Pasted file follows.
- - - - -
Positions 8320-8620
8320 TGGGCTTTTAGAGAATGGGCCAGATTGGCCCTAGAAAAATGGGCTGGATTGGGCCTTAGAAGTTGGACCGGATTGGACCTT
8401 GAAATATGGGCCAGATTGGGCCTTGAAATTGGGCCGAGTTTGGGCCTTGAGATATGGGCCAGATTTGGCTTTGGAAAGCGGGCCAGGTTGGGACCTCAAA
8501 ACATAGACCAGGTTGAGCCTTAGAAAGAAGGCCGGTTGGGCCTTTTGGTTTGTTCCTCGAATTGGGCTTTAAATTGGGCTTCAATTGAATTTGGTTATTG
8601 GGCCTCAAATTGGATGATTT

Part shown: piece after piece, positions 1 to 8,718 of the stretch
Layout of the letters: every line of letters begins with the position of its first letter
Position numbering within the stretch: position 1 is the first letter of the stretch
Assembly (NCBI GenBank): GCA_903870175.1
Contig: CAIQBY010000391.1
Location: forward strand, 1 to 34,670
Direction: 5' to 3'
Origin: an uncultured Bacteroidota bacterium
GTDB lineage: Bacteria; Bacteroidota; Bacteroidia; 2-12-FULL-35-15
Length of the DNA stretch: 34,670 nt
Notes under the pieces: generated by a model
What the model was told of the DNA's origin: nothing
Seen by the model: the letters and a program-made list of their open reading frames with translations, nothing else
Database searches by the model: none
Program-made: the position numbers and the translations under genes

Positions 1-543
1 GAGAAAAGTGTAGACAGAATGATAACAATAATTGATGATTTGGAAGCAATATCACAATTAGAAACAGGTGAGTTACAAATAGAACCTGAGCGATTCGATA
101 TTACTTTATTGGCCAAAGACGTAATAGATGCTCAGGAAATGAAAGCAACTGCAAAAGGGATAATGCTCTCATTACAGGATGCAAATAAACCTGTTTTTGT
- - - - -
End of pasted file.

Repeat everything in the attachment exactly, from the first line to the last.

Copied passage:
Positions 8320-8620
8320 TGGGCTTTTAGAGAATGGGCCAGATTGGCCCTAGAAAAATGGGCTGGATTGGGCCTTAGAAGTTGGACCGGATTGGACCTT
8401 GAAATATGGGCCAGATTGGGCCTTGAAATTGGGCCGAGTTTGGGCCTTGAGATATGGGCCAGATTTGGCTTTGGAAAGCGGGCCAGGTTGGGACCTCAAA
8501 ACATAGACCAGGTTGAGCCTTAGAAAGAAGGCCGGTTGGGCCTTTTGGTTTGTTCCTCGAATTGGGCTTTAAATTGGGCTTCAATTGAATTTGGTTATTG
8601 GGCCTCAAATTGGATGATTT

Part shown: piece after piece, positions 1 to 8,718 of the stretch
Layout of the letters: every line of letters begins with the position of its first letter
Position numbering within the stretch: position 1 is the first letter of the stretch
Assembly (NCBI GenBank): GCA_903870175.1
Contig: CAIQBY010000391.1
Location: forward strand, 1 to 34,670
Direction: 5' to 3'
Origin: an uncultured Bacteroidota bacterium
GTDB lineage: Bacteria; Bacteroidota; Bacteroidia; 2-12-FULL-35-15
Length of the DNA stretch: 34,670 nt
Notes under the pieces: generated by a model
What the model was told of the DNA's origin: nothing
Seen by the model: the letters and a program-made list of their open reading frames with translations, nothing else
Database searches by the model: none
Program-made: the position numbers and the translations under genes

Positions 1-543
1 GAGAAAAGTGTAGACAGAATGATAACAATAATTGATGATTTGGAAGCAATATCACAATTAGAAACAGGTGAGTTACAAATAGAACCTGAGCGATTCGATA
101 TTACTTTATTGGCCAAAGACGTAATAGATGCTCAGGAAATGAAAGCAACTGCAAAAGGGATAATGCTCTCATTACAGGATGCAAATAAACCTGTTTTTGT